Our differences make us strong. Our differences make us unique. And our differences make us beautiful.

But these differences in race, religion, ability, class, gender, and more must be acknowledged and celebrated with specificity and respect. (Even if that difference is liking lettuce.)

Image via Cbeebies/Facebook.

A breastfeeding mother's experience at Vienna's Schoenbrunn Zoo is touching people's hearts—but not without a fair amount of controversy.

Gemma Copeland shared her story on Facebook, which was then picked up by the Facebook page Boobie Babies. Photos show the mom breastfeeding her baby next to the window of the zoo's orangutan habitat, with a female orangutan sitting close to the glass, gazing at them.

"Today I got feeding support from the most unlikely of places, the most surreal moment of my life that had me in tears," Copeland wrote.

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RumorGuard by The News Literacy Project.

The 2016 election was a watershed moment when misinformation online became a serious problem and had enormous consequences. Even though social media sites have tried to slow the spread of misleading information, it doesn’t show any signs of letting up.

A NewsGuard report from 2020 found that engagement with unreliable sites between 2019 and 2020 doubled over that time period. But we don’t need studies to show that misinformation is a huge problem. The fact that COVID-19 misinformation was such a hindrance to stopping the virus and one-third of American voters believe that the 2020 election was stolen is proof enough.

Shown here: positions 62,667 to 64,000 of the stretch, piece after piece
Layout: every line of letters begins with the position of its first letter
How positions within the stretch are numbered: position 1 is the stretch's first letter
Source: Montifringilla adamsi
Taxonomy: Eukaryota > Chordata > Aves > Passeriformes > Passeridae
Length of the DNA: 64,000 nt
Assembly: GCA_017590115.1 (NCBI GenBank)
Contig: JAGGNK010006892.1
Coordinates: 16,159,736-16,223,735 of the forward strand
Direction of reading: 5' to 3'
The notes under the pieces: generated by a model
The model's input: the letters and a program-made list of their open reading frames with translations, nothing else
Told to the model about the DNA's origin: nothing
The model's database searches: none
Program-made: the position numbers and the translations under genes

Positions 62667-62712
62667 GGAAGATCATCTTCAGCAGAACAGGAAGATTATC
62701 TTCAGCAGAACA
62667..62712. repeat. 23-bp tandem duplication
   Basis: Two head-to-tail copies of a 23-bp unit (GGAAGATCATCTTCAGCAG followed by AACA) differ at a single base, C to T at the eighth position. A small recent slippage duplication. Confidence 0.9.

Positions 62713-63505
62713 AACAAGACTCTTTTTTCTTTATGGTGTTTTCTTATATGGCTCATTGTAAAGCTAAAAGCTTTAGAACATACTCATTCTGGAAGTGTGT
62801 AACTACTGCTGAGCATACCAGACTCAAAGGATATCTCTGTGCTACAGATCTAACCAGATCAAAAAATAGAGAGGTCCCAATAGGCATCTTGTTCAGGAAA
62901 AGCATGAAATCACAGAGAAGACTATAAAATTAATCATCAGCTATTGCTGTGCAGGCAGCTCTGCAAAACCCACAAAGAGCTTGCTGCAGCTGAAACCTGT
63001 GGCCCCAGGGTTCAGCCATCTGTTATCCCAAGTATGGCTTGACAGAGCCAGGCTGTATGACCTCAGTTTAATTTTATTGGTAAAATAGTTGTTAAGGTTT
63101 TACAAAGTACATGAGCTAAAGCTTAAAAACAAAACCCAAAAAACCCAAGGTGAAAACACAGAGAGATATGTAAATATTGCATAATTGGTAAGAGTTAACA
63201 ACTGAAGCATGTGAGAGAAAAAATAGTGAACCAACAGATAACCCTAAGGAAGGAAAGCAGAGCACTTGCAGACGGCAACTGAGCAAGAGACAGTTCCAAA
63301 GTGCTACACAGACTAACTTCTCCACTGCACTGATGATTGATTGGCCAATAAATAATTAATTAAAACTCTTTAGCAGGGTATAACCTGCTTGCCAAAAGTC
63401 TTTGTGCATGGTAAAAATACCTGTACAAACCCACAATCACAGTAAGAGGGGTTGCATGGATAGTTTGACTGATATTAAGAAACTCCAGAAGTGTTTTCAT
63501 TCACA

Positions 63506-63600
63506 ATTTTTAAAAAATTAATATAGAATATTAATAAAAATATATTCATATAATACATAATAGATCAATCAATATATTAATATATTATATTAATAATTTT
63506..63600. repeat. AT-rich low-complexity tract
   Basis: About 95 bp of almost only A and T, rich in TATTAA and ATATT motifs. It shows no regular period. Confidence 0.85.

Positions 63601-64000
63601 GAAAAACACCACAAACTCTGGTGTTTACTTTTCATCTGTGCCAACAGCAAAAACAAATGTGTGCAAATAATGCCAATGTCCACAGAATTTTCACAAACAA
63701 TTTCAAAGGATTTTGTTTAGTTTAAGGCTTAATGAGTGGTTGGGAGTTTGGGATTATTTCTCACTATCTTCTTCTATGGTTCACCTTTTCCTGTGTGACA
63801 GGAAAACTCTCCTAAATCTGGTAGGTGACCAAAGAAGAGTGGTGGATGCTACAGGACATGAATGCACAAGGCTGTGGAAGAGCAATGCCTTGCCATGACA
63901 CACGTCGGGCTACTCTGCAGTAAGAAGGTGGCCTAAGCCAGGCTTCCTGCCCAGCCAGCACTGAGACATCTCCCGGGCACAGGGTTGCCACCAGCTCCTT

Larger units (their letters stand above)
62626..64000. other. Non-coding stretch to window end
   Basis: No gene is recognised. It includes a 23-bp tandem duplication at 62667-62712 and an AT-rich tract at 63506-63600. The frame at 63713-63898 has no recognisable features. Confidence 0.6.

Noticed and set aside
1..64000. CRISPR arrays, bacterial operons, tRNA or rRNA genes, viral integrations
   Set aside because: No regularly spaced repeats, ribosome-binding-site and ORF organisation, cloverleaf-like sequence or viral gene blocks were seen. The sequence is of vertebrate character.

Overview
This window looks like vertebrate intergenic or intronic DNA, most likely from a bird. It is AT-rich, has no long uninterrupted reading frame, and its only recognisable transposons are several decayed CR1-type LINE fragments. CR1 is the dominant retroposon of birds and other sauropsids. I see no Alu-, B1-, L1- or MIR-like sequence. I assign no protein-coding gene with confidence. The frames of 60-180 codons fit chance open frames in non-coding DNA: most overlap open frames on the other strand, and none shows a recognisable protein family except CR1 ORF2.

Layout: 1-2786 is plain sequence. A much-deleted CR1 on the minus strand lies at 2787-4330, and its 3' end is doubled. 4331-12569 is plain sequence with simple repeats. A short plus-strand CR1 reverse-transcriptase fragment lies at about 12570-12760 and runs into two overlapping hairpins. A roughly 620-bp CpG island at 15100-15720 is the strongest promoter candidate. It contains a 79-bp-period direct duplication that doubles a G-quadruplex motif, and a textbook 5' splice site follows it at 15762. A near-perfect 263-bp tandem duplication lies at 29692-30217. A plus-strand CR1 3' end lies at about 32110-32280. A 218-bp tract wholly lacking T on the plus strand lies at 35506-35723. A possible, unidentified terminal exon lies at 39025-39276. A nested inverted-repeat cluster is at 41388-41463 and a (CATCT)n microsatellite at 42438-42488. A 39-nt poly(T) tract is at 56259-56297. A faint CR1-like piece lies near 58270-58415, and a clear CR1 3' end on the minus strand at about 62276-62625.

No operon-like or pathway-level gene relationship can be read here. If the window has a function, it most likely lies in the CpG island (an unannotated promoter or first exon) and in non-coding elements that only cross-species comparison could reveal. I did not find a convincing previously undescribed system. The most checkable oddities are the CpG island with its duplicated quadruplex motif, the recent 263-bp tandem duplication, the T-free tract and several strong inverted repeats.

What’s worse is that according to Pew Research, only 26% of American adults are able to distinguish between fact and opinion.

To help teach Americans how to discern real news from fake news, The News Literacy Project has created a new website called RumorGuard that debunks questionable news stories and teaches people how to become more news literate.

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Family

A mom describes her tween son's brain. It's a must-read for all parents.

"Sometimes I just feel really angry and I don’t know why."

This story originally appeared on 1.05.19


It started with a simple, sincere question from a mother of an 11-year-old boy.

An anonymous mother posted a question to Quora, a website where people can ask questions and other people can answer them. This mother wrote:

How do I tell my wonderful 11 year old son, (in a way that won't tear him down), that the way he has started talking to me (disrespectfully) makes me not want to be around him (I've already told him the bad attitude is unacceptable)?

It's a familiar scenario for those of us who have raised kids into the teen years. Our sweet, snuggly little kids turn into moody middle schoolers seemingly overnight, and sometimes we're left reeling trying to figure out how to handle their sensitive-yet-insensitive selves.